1) The best thing I have learned from an editor or agent is how to be both more concise and less passive with my wording in my novels. I’m grateful to have so many eyes reading my work and picking up typos and errors, but have learned that sometimes things slip through the cracks. You can’t make everyone happy!
2) My typical day is doing yoga, having breakfast, then off to my day job at a local theatre. I squeeze writing time in during the evenings when my son is in karate classes or on my lunchbreak. I would love to be a full time writer one day.
3) I usually don’t read while I’m closing in on a deadline – unless I’m procrastinating, which I excel at! My day job is in the box office of a live theatre so I get to read lots of scripts. I also read self-help and thrillers as well as other cozy mysteries.
4) When I’m done reading a paperback, I either pass it on to friends or trade if off in a blind book exchange in our writing group. If the book was written by a friend (like Rachel!) I shelve them to read again one day. I collect my author friends’ books like I collect seashells!
5) I’m generally not nervous about friends reading my books. I’ve been part of a writing group for many years and have become used to the comments and critiques. I’m usually more concerned with what my kids have to say! As I venture into edgier novels, I’m sure my worries about what people say will grow.
6) Inspiration can come from anywhere: conversations with friends, places I visit or read about, things I strike off my bucket list (like a new tattoo), lyrics of a song, weird dreams, prompts in the writing group, you name it.
7) Blurb from my upcoming novel Steeped in Trouble (Gemma Halliday Publishing):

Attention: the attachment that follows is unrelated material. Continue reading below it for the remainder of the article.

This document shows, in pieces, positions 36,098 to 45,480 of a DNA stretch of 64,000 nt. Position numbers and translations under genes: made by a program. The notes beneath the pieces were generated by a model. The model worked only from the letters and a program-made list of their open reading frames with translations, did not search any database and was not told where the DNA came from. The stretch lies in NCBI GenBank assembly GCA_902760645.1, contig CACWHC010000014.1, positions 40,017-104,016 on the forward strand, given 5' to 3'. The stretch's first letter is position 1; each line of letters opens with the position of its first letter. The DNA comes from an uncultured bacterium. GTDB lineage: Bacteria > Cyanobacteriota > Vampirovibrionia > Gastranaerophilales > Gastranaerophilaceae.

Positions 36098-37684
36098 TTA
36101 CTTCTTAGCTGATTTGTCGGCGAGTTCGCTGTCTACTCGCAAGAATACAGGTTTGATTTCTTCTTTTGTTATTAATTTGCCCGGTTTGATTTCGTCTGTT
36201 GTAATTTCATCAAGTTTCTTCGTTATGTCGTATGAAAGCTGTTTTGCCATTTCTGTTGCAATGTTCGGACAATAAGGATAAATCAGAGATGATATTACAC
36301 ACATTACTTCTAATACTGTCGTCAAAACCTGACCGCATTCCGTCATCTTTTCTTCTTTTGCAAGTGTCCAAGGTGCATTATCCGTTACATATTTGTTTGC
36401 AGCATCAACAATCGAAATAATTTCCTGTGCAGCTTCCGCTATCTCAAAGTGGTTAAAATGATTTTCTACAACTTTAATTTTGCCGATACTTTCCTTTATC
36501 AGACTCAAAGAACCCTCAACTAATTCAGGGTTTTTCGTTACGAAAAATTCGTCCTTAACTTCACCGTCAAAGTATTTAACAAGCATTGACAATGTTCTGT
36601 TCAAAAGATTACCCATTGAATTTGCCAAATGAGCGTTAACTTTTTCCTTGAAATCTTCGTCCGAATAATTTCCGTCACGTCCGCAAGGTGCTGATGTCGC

Laken Miller Samson fought cancer and won, losing her narcissistic actor husband along the way. Not quite ready to start a new life, she's come to Danger Cove to stay with her sister and discovers not only the Sweet Eden Tea House, but a puppy she names Sammy. After she sees one of the owners fall dead at the counter, Laken becomes not only a witness, but a suspect in the eyes of local paramedic Keyon Blake. She steps in to help keep the tea house afloat while trying to help solve a murder, not sure either is a great idea. Can she help solve the murder before she becomes a victim herself?
8) What’s next? I’ve recently finished Steeped in Trouble for Gemma Halliday Publishing and already have 3 more novel ideas lined up. One is the fourth and possibly final novel in the Wild Blue Mystery series. One is a fantasy I’m working on with a friend. The third is still an idea in progress that promises to give me nightmares.
Diane Bator is a writer, storyteller, and artist who has so far published seven novels with two different publishers. She was nominated as Established Artist of the Year at her local Mayor's Breakfast for the Arts and won a Murder In Ink contest in 2010, which launched her passion for writing mysteries. Aside from writing, she also works in theatre and is tossing around the idea of scriptwriting one day.
Facebook author page: https://www.facebook.com/pages/Diane-Bator-Author/263599617046736?ref=hl